If the implementation is successful you will see the following response when you do a get on the mule app url (Figure 4.0a).
Figure 4.0a

Tuesday, May 22, 2018

Creating Reusable Groovy Scripts in MuleSoft (3.9)

1.0  Overview
MuleSoft developers around the world would be able to identify with me their challenges and issues when they are infusing Groovy scripts into their Mule applications. The challenge here is not so much about creating snippets of Groovy scripts in the mule application but more about creating reusable groovy scripts in MuleSoft. As of this writing there is no online content that will teach you how to create reusable Groovy scripts, the search results that appears would talk about SOAP UI groovy scripts but you will find nothing that is relevant to what you need.
This article would attempt to teach the reader on how to write reusable groovy scripts and the best practices in infusing groovy scripts into their Mule applications.

2.0 Installing the groovy IDE plug-in

Launch the Anypoint IDE, and at the top menu on the upper left hand conner go to Help > Install New Software, this will launch the “Install” pop up dialog, once there click on the add button on the right hand corner of the first text box (as depicted in Figure 2.0a).
Figure 2.0a
Once the button is clicked you will see another pop up dialog asking for Name and Location (Figure 2.0b).
Figure 2.0b
Enter the following name and location into the popup at Figure 2.0b.
  • Name      :groovy plugin
  • Localtion :
Once this is done, you will see that the install dialog would display the following selection for installation, proceed to select all of them (Figure 2.0c), and click next to proceed with installation.
Figure 2.0c
Once installation is completed on your Anypoint IDE proceed to the following section (3.0).

3.0 Creating the groovy package

You need to create a new mule project in the Anypoint IDE, once that is done you need to create a subfolder under src/main/resource. The new folder that you are creating would be the package root folder from which your groovy file will reside.
Now Create a new groovy file called “HelloWorld.groovy”. The entire structure of your file would be as the following (Figure 3.0a).
Figure 3.0a
Enter the following snippet of code into the file.
package groovystatic String greet(){
println "Hello how are you !!!"
return "Hello how are you!!!"
So what you have essentially done is that by naming the file “HelloWorld.groovy” you are implicitly creating a java class called “HelloWorld” when you create method/functions in the file you are essentially creating function/methods in the “HelloWorld” class. The first statement in the class is the package name which should be the same as your folder name.

4.0 Incorporating the groovy script

Right after creating the groovy script file in section 3.0 we are now ready to incorporate it into our mule application. We will create a simple mule application that looks like the following (Figure 4.0a).
Figure 4.0a
The second message processor is the “groovy scripting message processor”, in the groovy scripting message processor configuration are as displayed below (Figure 4.0b).
Figure 4.0b
And it is that easy to reuse groovy scripts, if you follow my way of creating reusable scripts, you will no longer need to use the “Script File” configuration (displayed in Figure 4.0b).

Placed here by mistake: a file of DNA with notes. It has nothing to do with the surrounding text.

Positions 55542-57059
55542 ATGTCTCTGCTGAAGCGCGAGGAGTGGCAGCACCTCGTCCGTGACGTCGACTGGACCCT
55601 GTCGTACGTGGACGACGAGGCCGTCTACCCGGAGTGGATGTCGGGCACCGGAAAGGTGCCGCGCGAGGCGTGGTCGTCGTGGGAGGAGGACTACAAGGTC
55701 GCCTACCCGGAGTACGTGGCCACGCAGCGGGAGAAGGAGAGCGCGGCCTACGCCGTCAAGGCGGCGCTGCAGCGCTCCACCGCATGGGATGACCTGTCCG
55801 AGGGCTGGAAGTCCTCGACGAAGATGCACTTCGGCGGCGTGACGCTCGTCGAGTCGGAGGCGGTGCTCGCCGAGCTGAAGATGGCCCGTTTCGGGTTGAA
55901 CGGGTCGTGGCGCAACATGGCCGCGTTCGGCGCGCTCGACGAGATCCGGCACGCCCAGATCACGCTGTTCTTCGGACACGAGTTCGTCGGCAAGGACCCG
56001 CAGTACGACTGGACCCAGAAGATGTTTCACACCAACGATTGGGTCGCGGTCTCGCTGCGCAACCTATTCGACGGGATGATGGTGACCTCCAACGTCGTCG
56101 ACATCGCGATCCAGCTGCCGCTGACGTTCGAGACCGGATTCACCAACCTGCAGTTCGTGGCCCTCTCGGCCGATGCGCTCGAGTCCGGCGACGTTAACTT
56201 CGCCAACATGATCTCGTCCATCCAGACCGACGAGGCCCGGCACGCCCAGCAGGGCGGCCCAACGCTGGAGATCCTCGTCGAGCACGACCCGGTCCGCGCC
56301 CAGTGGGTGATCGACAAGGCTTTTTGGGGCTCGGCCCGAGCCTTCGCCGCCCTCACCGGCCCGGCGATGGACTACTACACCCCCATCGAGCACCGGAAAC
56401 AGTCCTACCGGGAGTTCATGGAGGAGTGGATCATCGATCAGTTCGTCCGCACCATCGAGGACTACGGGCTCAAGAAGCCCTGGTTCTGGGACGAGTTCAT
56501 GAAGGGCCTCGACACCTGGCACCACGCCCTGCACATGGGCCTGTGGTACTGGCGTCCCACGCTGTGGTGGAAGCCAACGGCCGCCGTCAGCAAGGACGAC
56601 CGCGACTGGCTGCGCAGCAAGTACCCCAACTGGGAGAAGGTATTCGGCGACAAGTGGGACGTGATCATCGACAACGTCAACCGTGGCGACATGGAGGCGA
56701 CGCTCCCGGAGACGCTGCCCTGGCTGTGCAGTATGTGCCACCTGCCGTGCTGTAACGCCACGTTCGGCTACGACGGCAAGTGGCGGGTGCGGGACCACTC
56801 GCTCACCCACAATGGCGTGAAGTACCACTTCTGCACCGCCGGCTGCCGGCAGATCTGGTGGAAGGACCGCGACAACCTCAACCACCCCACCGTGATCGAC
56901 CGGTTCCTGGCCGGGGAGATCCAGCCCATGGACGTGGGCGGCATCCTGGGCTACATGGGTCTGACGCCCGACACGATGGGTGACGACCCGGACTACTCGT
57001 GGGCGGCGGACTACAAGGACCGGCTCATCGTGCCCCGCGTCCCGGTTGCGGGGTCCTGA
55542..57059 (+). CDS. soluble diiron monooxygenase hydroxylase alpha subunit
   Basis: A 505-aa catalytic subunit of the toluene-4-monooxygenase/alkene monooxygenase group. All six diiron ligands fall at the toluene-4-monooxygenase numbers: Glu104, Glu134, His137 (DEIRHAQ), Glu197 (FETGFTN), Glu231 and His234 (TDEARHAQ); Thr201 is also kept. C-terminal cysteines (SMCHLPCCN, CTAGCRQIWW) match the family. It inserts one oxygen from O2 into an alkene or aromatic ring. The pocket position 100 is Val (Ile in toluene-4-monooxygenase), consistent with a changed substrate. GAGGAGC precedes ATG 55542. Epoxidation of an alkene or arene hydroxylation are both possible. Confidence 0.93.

Full Mule XML code are as listed in the following snipped.
<?xml version="1.0" encoding="UTF-8"?>
<mule xmlns:http="" xmlns:scripting="" xmlns="" xmlns:doc=""
<http:listener-config name="HTTP_Listener_Configuration" host="" port="8081" doc:name="HTTP Listener Configuration"/>
<flow name="testgroovyFlow">
<http:listener config-ref="HTTP_Listener_Configuration" path="/test" doc:name="HTTP"/>
<scripting:component doc:name="Groovy">
<scripting:script engine="Groovy"><![CDATA[groovy.HelloWorld.greet()]]></scripting:script>

5.0 Debugging the Groovy Script

If you follow what I have showed you so far and incorporate the practice in all your mule applications you could even debug the groovy script that you have written (apparently there are people who believe that they can never debug groovy scripts in mule applications, this article will prove them wrong). If you set breakpoints in the following locations (Figure 4.0a and Figure 5.0a), you will able to stop execution at the following points during runtime.
Figure 5.0a shows the blue dots as breakpoints.
Now run the application in debug mode and in your internet browser, browse to the following URL http://localhost:8081/test. You will now see that the runtime execution stops at the first break point (Figure 5.0b).
Figure 5.0b
If you move move forward from the first break point, the debugger will move into the groovy script (Figure 5.0c).
Figure 5.0c
This shows that using the following way in creating groovy scripts in your mule application, not only encourages reuse, but also allows for groovy scripts debugging, this will be really helpful when you have complex groovy scripts to debug.
6.0 Conclusion

When you create groovy scripts using the method I have shown you, then you will only need to enter minimal groovy statements at the groovy message processors, and you could leave all the heavy lifting to the scripts declared in the script files, doing it this way would also allow you to build groovy scripts independently from your mule ide and test the groovy script independently to ensure it works before actually using them in the mule application (this will speed up development time tremendously).